ACT I: THE PLANES ARE FALLING
On January 13, 1999, a KC-135 Stratotanker with the Washington Air National Guard was on its way back to Geilenkirchen Air Base in Germany after a refueling mission. While the tanker was approaching the runway, its horizontal stabilizer, a wing-like structure attached to the tail section, spontaneously locked into an extreme “nose-up” position. The tanker abruptly pitched and became almost perpendicular to the ground. Then it stalled and crashed short of the runway. All four crew members died.
The Air Force grounded 350 tankers and inspected their stabilizers. Investigators never determined the cause of the malfunction, but for the Air Force brass the crash was yet another reason to replace the aging KC-135 fleet. The stabilizer was so antiquated that it was no longer commercially manufactured. Air Force crews had to reverse-engineer the design and then build new ones out of spare parts.
And there were other spectacular accidents. Four months after the crash, a tanker blew apart during a routine cabin-pressure test. Photos of the demolished plane ran in the military trade press.
By 1999, the typical tune-up cost $3.5 million to $4 million a plane, a fourfold increase from a decade earlier. On average, a tanker spent 400 days at a stretch in the maintenance depot for repairs, almost three times as long as in the 1980s. Crews were also exerting double the number of normal work hours to keep the planes airworthy. Tinker Air Force Base in Oklahoma, the primary depot for the KC-135s, had to turn tankers away because there was no place to put them. “They are stacked up like cordwood,” one official told the Air Force Times.
The tankers were also coming apart. Senior Air Force leaders visiting the maintenance crews watched as workers peeled the skin layers apart and powder fell out from the middle. Corrosion and fatigue were overtaking the planes.
“We were in a race between the cost of operating the aircraft and trying to find money to replace this stuff,” says Whitten Peters, then the Secretary of the Air Force. “If this were your car, you’d trade it in.”
But the Air Force faced a dilemma. As badly as the service wanted new tankers, the new F-22 stealth fighter topped its wish list. “The [Air Force] chief of staff came in to see the ranking member eight times in two years,” says one former staffer on the House Armed Services Committee. “Every time, the message was ‘F-22s.’ It was the Air Force’s end-all, be-all.”
Every new and expensive program—such as replacing the tankers—threatened to take money away from the fighters. But salvation was on the way, in the guise of a generous uncle.
Uncle Ted’s Idea
Ted Stevens, the senior senator from Alaska, had long been a booster of the Boeing Company. Not for reasons of constituency—the country’s largest aircraft manufacturer built most of its planes in Washington state, where it had an unflagging supporter in Representative Norm Dicks, whose beneficence toward his state’s largest private employer had earned him the title “the congressman from Boeing.”
But for Stevens, whose fellow Alaskans dubbed him Uncle Ted in tribute to his largesse with the pork barrel, the connection to Boeing—and aviation—was more personal.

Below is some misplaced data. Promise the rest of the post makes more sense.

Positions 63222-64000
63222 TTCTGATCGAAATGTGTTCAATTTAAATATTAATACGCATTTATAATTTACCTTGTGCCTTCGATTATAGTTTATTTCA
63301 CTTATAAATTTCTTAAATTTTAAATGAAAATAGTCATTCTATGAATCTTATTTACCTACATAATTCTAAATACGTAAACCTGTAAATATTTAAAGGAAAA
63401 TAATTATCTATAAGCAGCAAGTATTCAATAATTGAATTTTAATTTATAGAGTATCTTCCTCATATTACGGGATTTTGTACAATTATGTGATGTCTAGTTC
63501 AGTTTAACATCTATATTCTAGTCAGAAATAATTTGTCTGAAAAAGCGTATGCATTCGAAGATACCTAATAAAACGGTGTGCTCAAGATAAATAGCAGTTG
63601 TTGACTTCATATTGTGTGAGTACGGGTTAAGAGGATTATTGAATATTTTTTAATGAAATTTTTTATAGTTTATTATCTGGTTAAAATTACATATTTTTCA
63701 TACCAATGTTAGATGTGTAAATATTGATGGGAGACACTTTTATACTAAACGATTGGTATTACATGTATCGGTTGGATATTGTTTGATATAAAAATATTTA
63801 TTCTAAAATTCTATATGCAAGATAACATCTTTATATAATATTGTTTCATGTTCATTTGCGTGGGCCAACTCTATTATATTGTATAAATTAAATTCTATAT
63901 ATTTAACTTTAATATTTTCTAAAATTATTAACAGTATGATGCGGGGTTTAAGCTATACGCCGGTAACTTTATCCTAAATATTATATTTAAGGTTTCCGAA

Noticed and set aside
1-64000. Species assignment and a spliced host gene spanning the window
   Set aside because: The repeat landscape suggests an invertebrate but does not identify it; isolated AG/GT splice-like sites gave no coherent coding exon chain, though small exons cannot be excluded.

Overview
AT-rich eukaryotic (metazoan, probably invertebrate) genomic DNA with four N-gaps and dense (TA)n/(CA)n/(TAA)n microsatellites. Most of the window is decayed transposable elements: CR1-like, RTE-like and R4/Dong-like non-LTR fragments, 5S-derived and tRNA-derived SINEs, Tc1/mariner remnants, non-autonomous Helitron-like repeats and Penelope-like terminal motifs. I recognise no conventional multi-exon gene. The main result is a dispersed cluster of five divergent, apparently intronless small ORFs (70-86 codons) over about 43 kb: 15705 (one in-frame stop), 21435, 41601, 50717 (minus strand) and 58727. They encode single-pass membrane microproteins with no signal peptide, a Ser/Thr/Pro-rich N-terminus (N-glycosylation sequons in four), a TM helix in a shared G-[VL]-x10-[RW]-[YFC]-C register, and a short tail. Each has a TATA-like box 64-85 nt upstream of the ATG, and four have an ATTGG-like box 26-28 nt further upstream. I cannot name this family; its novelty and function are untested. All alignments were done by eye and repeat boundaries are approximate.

Stevens joined the Army Air Corps a year out of high school, in 1943, and flew cargo runs behind Japanese lines in China and Burma. Decades later, when he became chairman of the Senate’s powerful Appropriations Committee, he grew incensed at the deterioration of the Air Force’s tanker fleet. According to one former service official, Stevens thought it a disgrace and a danger to those in uniform to ask them to fly planes coming apart at the seams. In the late 1990s, years before the Air Force brass made plans to replace the fleet, Stevens suggested a fast way to do it. Instead of buying the planes, the Air Force should lease them.
A formal competition could take two years. The Air Force would probably have to wait another three before the first planes arrived. Stevens thought it smarter to skip the first part of the process and lease existing commercial aircraft modified for military duty. For the cash-strapped Air Force, the math was obvious. Leasing tankers would cost more in the long run, but the up-front costs would be smaller and the payments would be spread out over time.
If anyone could grease the skids for a multibillion-dollar leasing deal—early estimates put the price around $20 billion—it was the man who held the government’s purse strings. Stevens’s staff on the Appropriations Committee wrote a draft lease. How it made its way into Boeing’s hands remains unclear. But in February 2001, Boeing approached the Air Force with an unsolicited offer to lease three dozen 767s—midsize wide-body jets put into service in 1982—for $124 million each.
That same month, Air Force officials said buying the planes would cost far less—about $52 million per tanker. That didn’t account for maintenance costs, but the lease, which would be run through a third party, clearly was the more expensive option.
In peacetime, replacing the tankers wasn’t a top priority. But Air Force officials warned that if the country went to war and had to deploy forces to a faraway battlefield, the strain would push the tankers to the breaking point. On the morning of September 11, 2001, hijackers flew a pair of Boeing 767s into the World Trade Center towers. Two more Boeing jets crashed at the Pentagon and in Pennsylvania.
America was at war, and the tankers moved to the front lines.